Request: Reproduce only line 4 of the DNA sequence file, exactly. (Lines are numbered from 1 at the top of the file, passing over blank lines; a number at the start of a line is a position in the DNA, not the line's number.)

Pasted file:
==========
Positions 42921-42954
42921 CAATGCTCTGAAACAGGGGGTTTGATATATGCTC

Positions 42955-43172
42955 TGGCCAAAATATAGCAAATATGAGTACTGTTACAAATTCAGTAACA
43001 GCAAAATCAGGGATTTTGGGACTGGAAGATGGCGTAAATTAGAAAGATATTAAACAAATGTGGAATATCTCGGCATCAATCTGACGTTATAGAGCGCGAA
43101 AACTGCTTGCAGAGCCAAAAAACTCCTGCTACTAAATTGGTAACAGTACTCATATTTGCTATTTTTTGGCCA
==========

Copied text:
42955 TGGCCAAAATATAGCAAATATGAGTACTGTTACAAATTCAGTAACA